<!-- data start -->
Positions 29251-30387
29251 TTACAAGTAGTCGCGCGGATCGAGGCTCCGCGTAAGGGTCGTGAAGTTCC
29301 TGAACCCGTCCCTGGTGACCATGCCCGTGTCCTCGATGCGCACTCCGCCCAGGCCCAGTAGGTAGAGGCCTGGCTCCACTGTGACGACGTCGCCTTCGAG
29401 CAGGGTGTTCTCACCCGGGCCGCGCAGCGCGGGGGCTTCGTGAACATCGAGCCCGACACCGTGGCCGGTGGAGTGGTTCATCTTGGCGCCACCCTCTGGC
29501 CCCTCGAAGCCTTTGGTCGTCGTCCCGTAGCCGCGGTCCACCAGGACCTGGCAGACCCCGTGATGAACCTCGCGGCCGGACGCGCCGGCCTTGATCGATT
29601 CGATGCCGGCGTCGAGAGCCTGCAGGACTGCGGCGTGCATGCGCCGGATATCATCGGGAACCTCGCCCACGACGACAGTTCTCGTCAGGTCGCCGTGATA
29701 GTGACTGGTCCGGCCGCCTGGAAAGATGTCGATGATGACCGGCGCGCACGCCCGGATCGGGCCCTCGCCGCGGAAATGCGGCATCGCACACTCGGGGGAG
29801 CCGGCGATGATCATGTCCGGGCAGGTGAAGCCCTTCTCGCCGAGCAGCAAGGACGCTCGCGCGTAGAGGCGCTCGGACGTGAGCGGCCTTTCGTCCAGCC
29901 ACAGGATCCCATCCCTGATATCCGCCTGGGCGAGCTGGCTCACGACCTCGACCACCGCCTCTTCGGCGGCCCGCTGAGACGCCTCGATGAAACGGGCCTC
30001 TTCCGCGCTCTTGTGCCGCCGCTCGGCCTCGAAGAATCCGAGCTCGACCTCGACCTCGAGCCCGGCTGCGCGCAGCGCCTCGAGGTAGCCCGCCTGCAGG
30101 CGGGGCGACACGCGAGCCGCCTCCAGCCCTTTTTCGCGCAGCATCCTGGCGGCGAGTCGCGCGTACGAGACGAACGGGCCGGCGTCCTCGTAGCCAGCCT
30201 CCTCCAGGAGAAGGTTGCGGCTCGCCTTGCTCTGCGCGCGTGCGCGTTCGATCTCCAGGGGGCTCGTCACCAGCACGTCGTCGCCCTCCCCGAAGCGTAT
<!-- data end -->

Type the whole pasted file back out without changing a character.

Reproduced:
Positions 29251-30387
29251 TTACAAGTAGTCGCGCGGATCGAGGCTCCGCGTAAGGGTCGTGAAGTTCC
29301 TGAACCCGTCCCTGGTGACCATGCCCGTGTCCTCGATGCGCACTCCGCCCAGGCCCAGTAGGTAGAGGCCTGGCTCCACTGTGACGACGTCGCCTTCGAG
29401 CAGGGTGTTCTCACCCGGGCCGCGCAGCGCGGGGGCTTCGTGAACATCGAGCCCGACACCGTGGCCGGTGGAGTGGTTCATCTTGGCGCCACCCTCTGGC
29501 CCCTCGAAGCCTTTGGTCGTCGTCCCGTAGCCGCGGTCCACCAGGACCTGGCAGACCCCGTGATGAACCTCGCGGCCGGACGCGCCGGCCTTGATCGATT
29601 CGATGCCGGCGTCGAGAGCCTGCAGGACTGCGGCGTGCATGCGCCGGATATCATCGGGAACCTCGCCCACGACGACAGTTCTCGTCAGGTCGCCGTGATA
29701 GTGACTGGTCCGGCCGCCTGGAAAGATGTCGATGATGACCGGCGCGCACGCCCGGATCGGGCCCTCGCCGCGGAAATGCGGCATCGCACACTCGGGGGAG
29801 CCGGCGATGATCATGTCCGGGCAGGTGAAGCCCTTCTCGCCGAGCAGCAAGGACGCTCGCGCGTAGAGGCGCTCGGACGTGAGCGGCCTTTCGTCCAGCC
29901 ACAGGATCCCATCCCTGATATCCGCCTGGGCGAGCTGGCTCACGACCTCGACCACCGCCTCTTCGGCGGCCCGCTGAGACGCCTCGATGAAACGGGCCTC
30001 TTCCGCGCTCTTGTGCCGCCGCTCGGCCTCGAAGAATCCGAGCTCGACCTCGACCTCGAGCCCGGCTGCGCGCAGCGCCTCGAGGTAGCCCGCCTGCAGG
30101 CGGGGCGACACGCGAGCCGCCTCCAGCCCTTTTTCGCGCAGCATCCTGGCGGCGAGTCGCGCGTACGAGACGAACGGGCCGGCGTCCTCGTAGCCAGCCT
30201 CCTCCAGGAGAAGGTTGCGGCTCGCCTTGCTCTGCGCGCGTGCGCGTTCGATCTCCAGGGGGCTCGTCACCAGCACGTCGTCGCCCTCCCCGAAGCGTAT